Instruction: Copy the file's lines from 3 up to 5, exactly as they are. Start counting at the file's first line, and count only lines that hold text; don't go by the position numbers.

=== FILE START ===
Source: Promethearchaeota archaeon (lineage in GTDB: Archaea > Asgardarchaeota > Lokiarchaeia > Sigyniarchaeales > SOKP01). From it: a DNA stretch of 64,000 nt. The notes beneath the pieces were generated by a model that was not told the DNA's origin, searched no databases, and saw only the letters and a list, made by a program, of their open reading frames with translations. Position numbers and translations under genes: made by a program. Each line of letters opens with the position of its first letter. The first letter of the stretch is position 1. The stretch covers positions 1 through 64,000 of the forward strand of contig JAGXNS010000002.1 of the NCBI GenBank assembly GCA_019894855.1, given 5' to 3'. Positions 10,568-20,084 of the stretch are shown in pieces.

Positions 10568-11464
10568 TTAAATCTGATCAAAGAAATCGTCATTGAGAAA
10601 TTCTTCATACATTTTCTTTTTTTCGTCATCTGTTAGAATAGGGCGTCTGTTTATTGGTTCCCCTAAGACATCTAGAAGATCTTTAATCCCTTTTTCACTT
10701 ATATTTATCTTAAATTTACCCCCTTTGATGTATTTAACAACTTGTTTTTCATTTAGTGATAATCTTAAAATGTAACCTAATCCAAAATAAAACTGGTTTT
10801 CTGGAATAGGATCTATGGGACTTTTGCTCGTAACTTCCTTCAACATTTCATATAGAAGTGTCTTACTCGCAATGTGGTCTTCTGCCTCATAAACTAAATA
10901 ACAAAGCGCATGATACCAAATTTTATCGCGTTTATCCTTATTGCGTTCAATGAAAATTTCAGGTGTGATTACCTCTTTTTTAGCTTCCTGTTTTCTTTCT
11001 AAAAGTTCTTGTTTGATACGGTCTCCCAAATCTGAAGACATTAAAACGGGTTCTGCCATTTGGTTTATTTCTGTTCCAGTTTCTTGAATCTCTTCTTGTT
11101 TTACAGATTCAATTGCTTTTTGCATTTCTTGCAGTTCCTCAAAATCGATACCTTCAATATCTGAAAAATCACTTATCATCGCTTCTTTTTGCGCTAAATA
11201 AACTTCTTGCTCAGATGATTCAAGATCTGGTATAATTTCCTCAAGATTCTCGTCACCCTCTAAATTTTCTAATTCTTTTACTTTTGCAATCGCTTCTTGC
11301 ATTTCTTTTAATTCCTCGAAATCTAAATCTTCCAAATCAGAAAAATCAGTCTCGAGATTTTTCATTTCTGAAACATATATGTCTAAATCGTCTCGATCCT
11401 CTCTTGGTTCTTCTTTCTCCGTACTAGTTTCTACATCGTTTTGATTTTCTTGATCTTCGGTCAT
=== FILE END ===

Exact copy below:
10568 TTAAATCTGATCAAAGAAATCGTCATTGAGAAA
10601 TTCTTCATACATTTTCTTTTTTTCGTCATCTGTTAGAATAGGGCGTCTGTTTATTGGTTCCCCTAAGACATCTAGAAGATCTTTAATCCCTTTTTCACTT
10701 ATATTTATCTTAAATTTACCCCCTTTGATGTATTTAACAACTTGTTTTTCATTTAGTGATAATCTTAAAATGTAACCTAATCCAAAATAAAACTGGTTTT